Salish Sea Model Data Portal
Solution files from past Salish Sea Model simulations are made available to the public
Pacific Northwest National Laboratory has generated an archive of results from the SSM. Please contact Tarang Khangaonkar if you are interested in additional information or would like access to specific model solution data sets.
Hydrodynamic and Water Quality Solutions
- Year 2014 Hydrodynamic and Biogeochemical Model Results (Khangaonkar et al. 2018)
- Salish Sea Model - Y2014 Hydrodynamic Solution Files
- Salish Sea Model - Y2014 Water Quality Solution Files*
* Note: The water quality solution has been updated to reflect model upgrades including DO-pH harmonization, effect of eelgrass, and explicit zooplankton simulation.
- Salish Sea Model - Y2014 Hydrodynamic Solution Files - High Resolution Summer Months (sample data set - July 1, 2014 to August 30, 2014)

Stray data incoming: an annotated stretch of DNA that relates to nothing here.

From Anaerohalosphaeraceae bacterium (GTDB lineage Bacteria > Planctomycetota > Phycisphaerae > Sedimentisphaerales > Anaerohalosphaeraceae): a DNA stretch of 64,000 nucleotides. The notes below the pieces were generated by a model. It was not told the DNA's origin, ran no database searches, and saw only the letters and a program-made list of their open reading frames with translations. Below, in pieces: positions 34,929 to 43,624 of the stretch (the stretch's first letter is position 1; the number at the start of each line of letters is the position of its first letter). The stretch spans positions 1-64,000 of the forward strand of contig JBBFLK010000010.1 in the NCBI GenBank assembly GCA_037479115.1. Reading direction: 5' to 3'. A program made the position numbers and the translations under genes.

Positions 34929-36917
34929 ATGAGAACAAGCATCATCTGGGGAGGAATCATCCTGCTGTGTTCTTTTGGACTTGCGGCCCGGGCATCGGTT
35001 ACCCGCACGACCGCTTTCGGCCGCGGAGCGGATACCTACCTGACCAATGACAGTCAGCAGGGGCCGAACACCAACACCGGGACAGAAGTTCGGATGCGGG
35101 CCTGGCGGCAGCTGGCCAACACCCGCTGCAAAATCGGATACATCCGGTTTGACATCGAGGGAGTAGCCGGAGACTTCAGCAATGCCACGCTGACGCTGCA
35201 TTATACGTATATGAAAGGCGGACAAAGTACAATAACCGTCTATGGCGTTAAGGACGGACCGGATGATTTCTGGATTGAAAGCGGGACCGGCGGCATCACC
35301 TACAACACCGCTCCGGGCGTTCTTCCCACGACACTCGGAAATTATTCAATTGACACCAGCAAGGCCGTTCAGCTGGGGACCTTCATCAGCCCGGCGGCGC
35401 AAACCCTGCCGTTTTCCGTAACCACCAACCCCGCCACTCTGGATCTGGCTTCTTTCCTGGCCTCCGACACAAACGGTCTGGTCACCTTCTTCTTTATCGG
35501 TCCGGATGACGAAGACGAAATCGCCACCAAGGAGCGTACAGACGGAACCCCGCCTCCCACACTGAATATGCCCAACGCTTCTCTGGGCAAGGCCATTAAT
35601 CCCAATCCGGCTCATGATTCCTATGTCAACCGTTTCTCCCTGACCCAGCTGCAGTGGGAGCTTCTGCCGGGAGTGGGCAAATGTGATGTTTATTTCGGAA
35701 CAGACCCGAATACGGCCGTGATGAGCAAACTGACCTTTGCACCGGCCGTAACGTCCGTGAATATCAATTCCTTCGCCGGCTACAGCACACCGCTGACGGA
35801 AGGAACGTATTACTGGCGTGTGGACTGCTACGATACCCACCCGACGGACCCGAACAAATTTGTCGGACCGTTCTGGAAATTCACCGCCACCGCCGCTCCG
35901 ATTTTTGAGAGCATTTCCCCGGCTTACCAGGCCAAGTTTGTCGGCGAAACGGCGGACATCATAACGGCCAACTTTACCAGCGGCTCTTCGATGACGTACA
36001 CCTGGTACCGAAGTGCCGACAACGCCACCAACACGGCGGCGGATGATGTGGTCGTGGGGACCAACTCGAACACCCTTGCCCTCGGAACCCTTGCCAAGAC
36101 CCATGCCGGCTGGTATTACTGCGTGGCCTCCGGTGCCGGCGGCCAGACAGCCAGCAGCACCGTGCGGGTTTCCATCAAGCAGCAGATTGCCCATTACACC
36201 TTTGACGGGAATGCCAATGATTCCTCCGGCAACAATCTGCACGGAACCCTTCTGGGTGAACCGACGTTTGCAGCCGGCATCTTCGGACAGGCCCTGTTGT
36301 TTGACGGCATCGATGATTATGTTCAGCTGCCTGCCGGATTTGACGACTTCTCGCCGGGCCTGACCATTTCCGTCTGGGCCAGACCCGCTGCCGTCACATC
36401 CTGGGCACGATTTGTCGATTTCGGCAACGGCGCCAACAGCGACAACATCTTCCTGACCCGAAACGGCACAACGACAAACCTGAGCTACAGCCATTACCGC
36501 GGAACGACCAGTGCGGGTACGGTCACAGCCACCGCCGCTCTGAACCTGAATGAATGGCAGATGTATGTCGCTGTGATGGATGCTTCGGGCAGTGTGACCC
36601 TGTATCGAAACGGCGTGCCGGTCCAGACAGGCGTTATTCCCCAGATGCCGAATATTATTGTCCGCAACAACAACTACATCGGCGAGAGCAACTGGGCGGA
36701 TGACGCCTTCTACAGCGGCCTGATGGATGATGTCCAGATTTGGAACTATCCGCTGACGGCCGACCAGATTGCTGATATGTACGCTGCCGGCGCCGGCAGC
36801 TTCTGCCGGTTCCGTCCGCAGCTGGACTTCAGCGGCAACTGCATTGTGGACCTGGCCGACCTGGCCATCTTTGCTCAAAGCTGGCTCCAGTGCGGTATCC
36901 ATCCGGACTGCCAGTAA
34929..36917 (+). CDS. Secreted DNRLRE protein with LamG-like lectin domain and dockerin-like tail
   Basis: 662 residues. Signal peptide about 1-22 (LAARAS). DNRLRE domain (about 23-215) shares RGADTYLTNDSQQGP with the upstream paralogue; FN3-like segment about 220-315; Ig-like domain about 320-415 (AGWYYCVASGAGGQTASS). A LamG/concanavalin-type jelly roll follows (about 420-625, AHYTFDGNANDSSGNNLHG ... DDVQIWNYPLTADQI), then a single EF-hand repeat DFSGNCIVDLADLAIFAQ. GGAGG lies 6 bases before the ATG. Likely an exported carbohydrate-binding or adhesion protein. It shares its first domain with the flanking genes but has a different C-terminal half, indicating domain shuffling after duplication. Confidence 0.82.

All variables are computed or interpolated to represent the centroid of the triangular cells in the finite volume grid. These include velocity components in three dimensions, salinity, temperature, and water-quality constituents. The hydrodynamic (FVCOM) component of the SSM is set up to generate hourly solution files in binary format. The water-quality FVCOM-Integrated Compartment Model (FVCOM-ICM) component of the SSM generates binary solution files at 6-hour intervals.
To facilitate the use and application of the SSM results by our community, we have developed output procedures to save hydrodynamic and water-quality solution files as *.netcdf files optimized for processing with the VisIt visualization software, developed by the U.S. Department of Energy. This tool is well suited for handling unstructured grid models. VisIt is a free interactive parallel visualization and graphical analysis tool for viewing scientific data on Unix and PC platforms.
Effluent and Oil Spill Transport
GNOME (General NOAA Operational Modeling Environment) is the modeling tool that the Office of Response and Restoration's (OR&R's) Emergency Response Division uses to predict the possible trajectory that a pollutant might follow in or on a body of water, such as in the case of an oil spill. With assistance from NOAA, we developed output procedures to create GNOME-compatible *.netcdf files that can feed directly into the GNOME program.